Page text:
EXPLORE The Ahwar of Southern Iraq with this slideshow, check the location map and get all the facts and information below.
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Location and Values: The Ahwar of Southern Iraq: Refuge of Biodiversity and the Relict Landscape of the Mesopotanian Cities (to give the site its full official name) is located around the confluence of the region’s two great rivers – the Euphrates and the Tigris. The area is one of the world’s largest inland delta systems, in an extremely hot, arid environment. The wetlands demonstrate processes of ecological succession and speciation in a relatively young ecosystem as well as providing an important overwintering ground for water-birds and serving as a critical stop-over for many other birds on migration.
The site includes four natural wetland areas and three archaeological sites which reflect changes in the natural landscape and associated human societies over the past few thousand years. The four wetland areas (Huwaizah, Central Marshes, East and West Hammer) are today much smaller and far removed from the three ancient cities (Uruk, Ur and Tell Eridu) which flourished on the margins of more extensive freshwater marshes that existed in their day. Climate change and sea water intrusions over the millennia, combined with recent drainage of wetlands, have continuously altered the extent and nature of the inland delta and wetlands of the region.
The four wetland areas exhibit quite different characteristics, with the Huwaizah Marshes being the only component that was not drastically drained during the 1980s and 1990s, retaining its key ecological attributes as a freshwater system replenished with high volumes of water from seasonal flooding. It served as a refuge for many wetland species that have been able to recolonise the other areas after they were re-flooded in the early 2000s. Today the Central Marshes represent the ecological core of the Ahwar following their restoration. The East and West Hammer Marshes are subject to sea water intrusion, which creates very specific ecological conditions that allow spawning of marine fish species (in East Hammer) and provide a final stop-over for millions of migrating birds on their way south before they cross the vast Arabian Desert.
Conservation Status and Prospects. According to IUCN’s Conservation Outlook Assessment (2020) the conservation status of The Ahwar of Southern Iraq is of ‘significant concern’ and may warrant the site’s inscription on the List of World Heritage In Danger. The IUCN report expresses ‘serious concern’ over the protection and management of the marshes, noting that stakeholders lack the necessary technical, financial and institutional capacity. The natural components of the site are seriously threatened by (1) insufficient freshwater flows into the marshes due to upstream use of water (including by neighbouring countries), (2) increasing rates of consumption of water by the oil industry (as Iraq’s oil production capacity is progressively re-instated), (3) possible future construction of upstream dams, (4) inadequate legal safeguards and law enforcement capacity for the marshes, (5) unsustainable hunting of birds and overfishing within the marshes, (6) lack of monitoring of biodiversity and other values required to inform management decision-making, (7) political instability within Iraq and neighbouring countries (which might be resolved through agreements on additional water use, further depriving the marshes of essential inflows).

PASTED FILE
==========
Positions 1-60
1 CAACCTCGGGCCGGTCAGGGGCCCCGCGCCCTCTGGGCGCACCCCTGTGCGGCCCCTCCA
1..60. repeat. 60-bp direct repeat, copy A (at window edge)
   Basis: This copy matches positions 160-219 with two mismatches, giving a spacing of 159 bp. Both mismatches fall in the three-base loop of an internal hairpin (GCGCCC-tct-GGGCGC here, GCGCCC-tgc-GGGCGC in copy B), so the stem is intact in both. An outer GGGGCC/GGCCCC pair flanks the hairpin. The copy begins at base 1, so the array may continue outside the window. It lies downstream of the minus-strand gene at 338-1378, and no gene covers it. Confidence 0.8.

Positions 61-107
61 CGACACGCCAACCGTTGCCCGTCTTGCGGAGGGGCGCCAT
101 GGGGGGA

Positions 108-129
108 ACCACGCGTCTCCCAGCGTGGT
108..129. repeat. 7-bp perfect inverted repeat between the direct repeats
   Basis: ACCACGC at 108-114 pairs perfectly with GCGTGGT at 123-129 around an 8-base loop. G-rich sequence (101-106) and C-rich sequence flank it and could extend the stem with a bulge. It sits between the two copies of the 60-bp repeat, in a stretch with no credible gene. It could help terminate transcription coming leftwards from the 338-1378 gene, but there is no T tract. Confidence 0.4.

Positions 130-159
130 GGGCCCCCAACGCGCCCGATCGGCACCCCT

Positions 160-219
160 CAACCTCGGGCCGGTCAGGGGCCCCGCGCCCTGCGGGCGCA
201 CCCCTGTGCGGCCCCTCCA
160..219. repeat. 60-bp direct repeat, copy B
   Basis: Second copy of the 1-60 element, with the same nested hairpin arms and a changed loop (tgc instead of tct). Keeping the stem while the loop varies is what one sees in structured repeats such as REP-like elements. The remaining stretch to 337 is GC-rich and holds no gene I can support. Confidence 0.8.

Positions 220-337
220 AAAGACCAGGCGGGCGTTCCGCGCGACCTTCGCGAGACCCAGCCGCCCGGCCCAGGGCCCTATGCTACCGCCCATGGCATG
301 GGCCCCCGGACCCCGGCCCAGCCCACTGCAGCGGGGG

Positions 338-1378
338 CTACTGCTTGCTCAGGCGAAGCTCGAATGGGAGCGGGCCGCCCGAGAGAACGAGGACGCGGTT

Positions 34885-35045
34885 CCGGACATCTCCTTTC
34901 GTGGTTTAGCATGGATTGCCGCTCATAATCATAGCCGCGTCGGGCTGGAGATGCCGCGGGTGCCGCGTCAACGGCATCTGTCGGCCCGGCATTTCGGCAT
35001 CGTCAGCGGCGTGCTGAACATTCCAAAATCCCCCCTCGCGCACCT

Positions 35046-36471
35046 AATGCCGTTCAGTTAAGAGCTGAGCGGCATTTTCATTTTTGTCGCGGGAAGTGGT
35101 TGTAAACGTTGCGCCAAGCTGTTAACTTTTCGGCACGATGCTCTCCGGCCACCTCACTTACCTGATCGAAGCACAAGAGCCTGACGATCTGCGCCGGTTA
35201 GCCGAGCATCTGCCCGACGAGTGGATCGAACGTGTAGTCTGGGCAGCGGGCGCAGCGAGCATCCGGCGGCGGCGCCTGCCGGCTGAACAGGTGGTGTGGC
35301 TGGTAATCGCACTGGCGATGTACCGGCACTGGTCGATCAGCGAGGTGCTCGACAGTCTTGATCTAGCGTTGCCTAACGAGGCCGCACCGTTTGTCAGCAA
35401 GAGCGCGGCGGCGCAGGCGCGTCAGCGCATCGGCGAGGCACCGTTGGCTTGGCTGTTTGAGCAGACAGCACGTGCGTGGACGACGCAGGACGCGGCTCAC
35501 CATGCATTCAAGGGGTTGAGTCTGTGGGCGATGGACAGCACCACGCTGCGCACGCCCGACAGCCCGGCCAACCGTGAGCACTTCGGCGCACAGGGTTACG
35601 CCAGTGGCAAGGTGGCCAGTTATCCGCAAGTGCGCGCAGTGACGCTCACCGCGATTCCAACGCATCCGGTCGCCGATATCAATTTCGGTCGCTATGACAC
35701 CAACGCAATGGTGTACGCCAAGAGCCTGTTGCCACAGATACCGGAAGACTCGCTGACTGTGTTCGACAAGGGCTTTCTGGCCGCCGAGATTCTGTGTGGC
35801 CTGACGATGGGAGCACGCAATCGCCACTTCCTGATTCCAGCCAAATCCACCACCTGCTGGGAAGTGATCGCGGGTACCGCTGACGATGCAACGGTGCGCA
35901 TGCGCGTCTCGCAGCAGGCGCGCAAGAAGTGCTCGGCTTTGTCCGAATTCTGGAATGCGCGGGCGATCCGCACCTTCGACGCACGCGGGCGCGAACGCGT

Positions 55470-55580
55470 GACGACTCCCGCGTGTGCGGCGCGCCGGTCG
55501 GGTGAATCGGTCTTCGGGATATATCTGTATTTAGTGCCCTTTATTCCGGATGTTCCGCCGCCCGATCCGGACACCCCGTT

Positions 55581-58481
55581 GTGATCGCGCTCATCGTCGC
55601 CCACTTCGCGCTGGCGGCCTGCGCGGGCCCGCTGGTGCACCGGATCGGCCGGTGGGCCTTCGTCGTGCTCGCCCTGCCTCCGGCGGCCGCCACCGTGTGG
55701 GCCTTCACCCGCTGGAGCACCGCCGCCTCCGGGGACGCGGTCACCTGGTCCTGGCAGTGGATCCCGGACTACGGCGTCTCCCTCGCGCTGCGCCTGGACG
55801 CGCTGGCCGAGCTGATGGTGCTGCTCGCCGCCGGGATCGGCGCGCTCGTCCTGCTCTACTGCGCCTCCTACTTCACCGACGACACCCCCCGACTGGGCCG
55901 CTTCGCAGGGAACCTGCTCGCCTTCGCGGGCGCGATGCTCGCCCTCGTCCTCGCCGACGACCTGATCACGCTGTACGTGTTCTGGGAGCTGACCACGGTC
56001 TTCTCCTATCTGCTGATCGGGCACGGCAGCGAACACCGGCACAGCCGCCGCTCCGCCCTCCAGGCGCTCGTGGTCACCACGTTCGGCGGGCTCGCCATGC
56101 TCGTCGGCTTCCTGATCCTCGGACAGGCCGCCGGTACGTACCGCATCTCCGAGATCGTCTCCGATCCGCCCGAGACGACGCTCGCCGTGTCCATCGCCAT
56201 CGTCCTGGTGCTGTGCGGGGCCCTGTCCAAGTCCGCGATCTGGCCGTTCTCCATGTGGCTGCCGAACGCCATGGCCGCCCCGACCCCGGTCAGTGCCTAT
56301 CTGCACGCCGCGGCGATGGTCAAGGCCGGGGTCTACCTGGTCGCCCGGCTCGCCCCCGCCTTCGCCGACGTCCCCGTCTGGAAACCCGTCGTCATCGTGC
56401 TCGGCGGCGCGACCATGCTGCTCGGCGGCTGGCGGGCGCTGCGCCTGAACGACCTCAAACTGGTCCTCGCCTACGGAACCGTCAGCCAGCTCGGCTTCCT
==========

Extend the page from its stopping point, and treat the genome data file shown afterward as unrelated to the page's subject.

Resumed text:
The slideshow ‘tells the story’ of The Ahwar of Southern Iraq with a portfolio of photos that illustrate its landscape features, the livelihoods of local people and the archaeological sites. It starts with some general views of the wetlands and their birdlife, followed by photos of local community use of the wetlands (including the construction of homesteads, shelters and even a quite elaborate mosque from locally-harvested reeds). Some birds of particular conservation interest are shown, including (in order of appearance): Iraq babbler, marbled teal, African darter, white egret and Basra Reed warbler. The final part of the slideshow illustrates the archaeological sites, now located in harsh desert environments, with a single (rather distant) photo of the ziggurat of Ur (birthplace of Biblical Abraham), followed by four images of Uruk (where the world’s first system of writing was developed) and a final image of a short section of mud-brick walling exposed in the desert at Eridu.
The following Flickr photographers and other sources are acknowledged with thanks for their contributions to this slideshow (as credited in the watermark of each photo): Adeeb Atwan, Michael Heyns, Emily Jones, David Stanley, Cem Kulacoglu, Katya Rudnev, UNDP Climate, UNEP Disasters & Conflicts, USAID Water Office and Zaid Sameer.
Lakes, Freshwater Wetlands & Glaciers
Area: 2,115 km2
- Ecological processes (ix);
- Natural habitat for biodiversity (x);
- Significant number of rare, endemic and/or endangered species (x)
- Cultural criteria (iii, v)